(291 U.S. 97, 116), which, while recognizing that there are situations involving constitutional privileges or immunities which do not leave room for inquiry whether prejudice has been wrought through their denial, nevertheless recognized the rule of de minimis. In rejecting a claim that the defendant was prejudiced when he was not permitted to attend the viewing of a scene by the jury and in pointing out that, since the defendant could not comment thereon during the viewing, no significant prejudice was engendered by his absence, Mr. Justice Cardozo, writing for the majority, stated: "But justice, though due to the accused, is due to the accuser also. The concept of fairness must not be strained till it is narrowed to a filament. We are to keep the balance true" (p. 122). He further added: "There is danger that the criminal law will be brought into contempt -- that discredit will even touch the great immunities assured by the Fourteenth Amendment

 -- if gossamer possibilities of prejudice to a defendant are to nullify a sentence pronounced by a court of competent jurisdiction in obedience to local law, and set the guilty free" (p. 122 [emphasis supplied]). While the situation in that case did not involve a denial of counsel, the rationale of the de minimis rule expressed by Mr. Justice Cardozo and of the cases heretofore cited, in our opinion, is adequately persuasive that the harmless error doctrine has a significant role in the due process concept and may not be automatically ruled out in cases where a defendant was not represented by counsel, or, simply because in some manner, such as at bar, a defendant is considered to have been denied the effective assistance

    --> of impartial counsel (see Bute v. Illinois, 333 U.S. 640, referred to in Townsend v. Burke, 334 U.S. 736, 739).

Disposition

Judgment affirmed.

Hopkins, J., dissents and votes to reverse the judgment and to remand the case for the renewal of defendant's post-verdict motion and such other proceedings as may be necessary thereafter, with the following memorandum: Defendant's post-verdict motion was styled "in arrest of judgment", a misnomer which should be disregarded if his allegations gave rise to a viable claim. His application was based on the allegation that his assigned counsel at the trial had refused to call a material witness; hence, his claim put in issue the effectiveness of his counsel in representing him. This claim might have been couched in the form of a motion for a new trial (cf. People v. Spector, 254 App. Div. 914; Campbell v. United States, 377 F. 2d 135; Jackson v. United States, 371 F. 2d 960). Or it might have been urged as a ground for coram nobis (cf. People v. Rossi, 28 A.D.2d 619, affd. 21 N.Y.2d 777; People v. McGuire, 22 A.D.2d 796; People v. Morris, 3 Ill. 2d 437), even though judgment had not yet been pronounced, for I see no virtue in denying defendant relief (if, indeed, he is entitled to it) simply because he has not been sentenced (cf. Adler v. State, 35 Ark. 517). In fact, there is virtue in entertaining an application on this ground immediately after trial, when the circumstances of the case are fresh in the minds of all concerned, rather than relegating the defendant to making the same application after sentence. Hence, the trial court was undoubtedly in a favorable position to determine the validity of the claim, made so soon after the verdict, but defendant was entitled to representation by counsel in order to present it. Defendant in point of fact asked the court to assign new counsel, and the court refused. Thereafter in a colloquy between the court and defendant and his counsel, the latter said defendant had lied to the court. At the time of sentence (some time after the event) defendant was represented by the same counsel and his motion for relief was denied. Under the circumstances, defendant was not represented by counsel. However meritless his claim may be, and however justified his counsel's indignation may have been, he was left without the aid and advice of counsel from the time of the hearing of his motion through his sentencing. The constitutional principle is, however, that an indigent's right to counsel is absolute and independent of the considerations of the merits of a defense (Gideon v. Wainwright, 372 U.S. 335; Douglas v. California, 372 U.S. 353; cf. People v. Kennedy, 22 N.Y.2d 280; People v. Rozzell, 20 N.Y.2d 712; People v. Driscoll, 30 A.D.2d 793). Defendant was thus entitled to counsel solely interested in his cause at the time of the hearing of the motion and at the time of sentencing. "The right to counsel is not a right confined to representation during the trial on the merits" (Moore v. Michigan, 355 U.S. 155, 160; see, also Townsend v. Burke, 334 U.S. 736; McConnell v. Rhay, 393 U.S. 2). As I read Chapman v. California (386 U.S. 18, 23), the absence of effective counsel cannot be termed harmless error, permitting us to overlook it. This is because the infringement of this constitutional right strikes at the basic concept of a fair trial. "The right to have the assistance of counsel is too fundamental and absolute to allow courts to indulge in nice calculations as to the amount of prejudice arising from its denial" (Glasser v. United States, 315 U. S. 60, 76).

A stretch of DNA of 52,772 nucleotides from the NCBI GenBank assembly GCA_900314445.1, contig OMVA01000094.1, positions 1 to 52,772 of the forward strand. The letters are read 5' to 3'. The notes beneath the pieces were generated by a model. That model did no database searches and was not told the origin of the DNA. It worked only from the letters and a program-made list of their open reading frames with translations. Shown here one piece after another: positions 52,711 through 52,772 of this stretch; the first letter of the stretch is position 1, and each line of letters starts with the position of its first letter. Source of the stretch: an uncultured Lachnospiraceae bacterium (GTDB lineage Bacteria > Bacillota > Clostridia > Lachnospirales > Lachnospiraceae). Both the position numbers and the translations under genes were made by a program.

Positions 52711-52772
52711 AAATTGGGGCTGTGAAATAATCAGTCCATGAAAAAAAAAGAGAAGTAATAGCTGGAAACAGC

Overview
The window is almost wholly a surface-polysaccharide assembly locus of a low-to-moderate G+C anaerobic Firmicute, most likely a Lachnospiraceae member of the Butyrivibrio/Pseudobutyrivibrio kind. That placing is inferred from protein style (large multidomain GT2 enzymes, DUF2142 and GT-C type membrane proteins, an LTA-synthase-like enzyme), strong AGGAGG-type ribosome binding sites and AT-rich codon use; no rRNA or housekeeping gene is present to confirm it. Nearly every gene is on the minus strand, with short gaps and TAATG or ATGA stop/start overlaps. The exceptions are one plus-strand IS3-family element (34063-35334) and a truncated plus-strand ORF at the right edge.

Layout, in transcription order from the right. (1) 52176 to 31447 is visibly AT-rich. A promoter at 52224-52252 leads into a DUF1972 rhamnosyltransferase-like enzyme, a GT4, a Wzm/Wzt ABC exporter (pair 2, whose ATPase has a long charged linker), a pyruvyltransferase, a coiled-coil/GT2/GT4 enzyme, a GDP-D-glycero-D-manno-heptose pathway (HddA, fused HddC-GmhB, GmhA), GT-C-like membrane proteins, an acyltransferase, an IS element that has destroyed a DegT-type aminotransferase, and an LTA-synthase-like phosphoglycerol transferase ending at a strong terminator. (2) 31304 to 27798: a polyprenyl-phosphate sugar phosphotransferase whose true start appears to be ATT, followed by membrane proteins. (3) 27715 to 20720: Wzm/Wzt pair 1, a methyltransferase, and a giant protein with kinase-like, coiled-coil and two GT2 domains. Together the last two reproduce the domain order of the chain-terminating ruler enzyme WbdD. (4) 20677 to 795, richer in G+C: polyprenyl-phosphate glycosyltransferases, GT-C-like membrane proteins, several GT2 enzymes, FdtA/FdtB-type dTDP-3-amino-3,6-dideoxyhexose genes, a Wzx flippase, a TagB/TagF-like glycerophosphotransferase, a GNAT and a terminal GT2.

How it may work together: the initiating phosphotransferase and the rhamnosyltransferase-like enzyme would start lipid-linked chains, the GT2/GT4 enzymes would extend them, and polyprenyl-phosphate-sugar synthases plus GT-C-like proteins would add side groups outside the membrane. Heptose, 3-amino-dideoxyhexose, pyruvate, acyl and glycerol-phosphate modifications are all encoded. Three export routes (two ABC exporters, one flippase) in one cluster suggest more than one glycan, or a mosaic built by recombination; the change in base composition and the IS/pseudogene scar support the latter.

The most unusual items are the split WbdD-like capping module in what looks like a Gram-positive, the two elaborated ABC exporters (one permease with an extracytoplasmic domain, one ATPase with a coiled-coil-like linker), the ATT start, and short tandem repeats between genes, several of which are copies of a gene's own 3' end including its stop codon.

19690526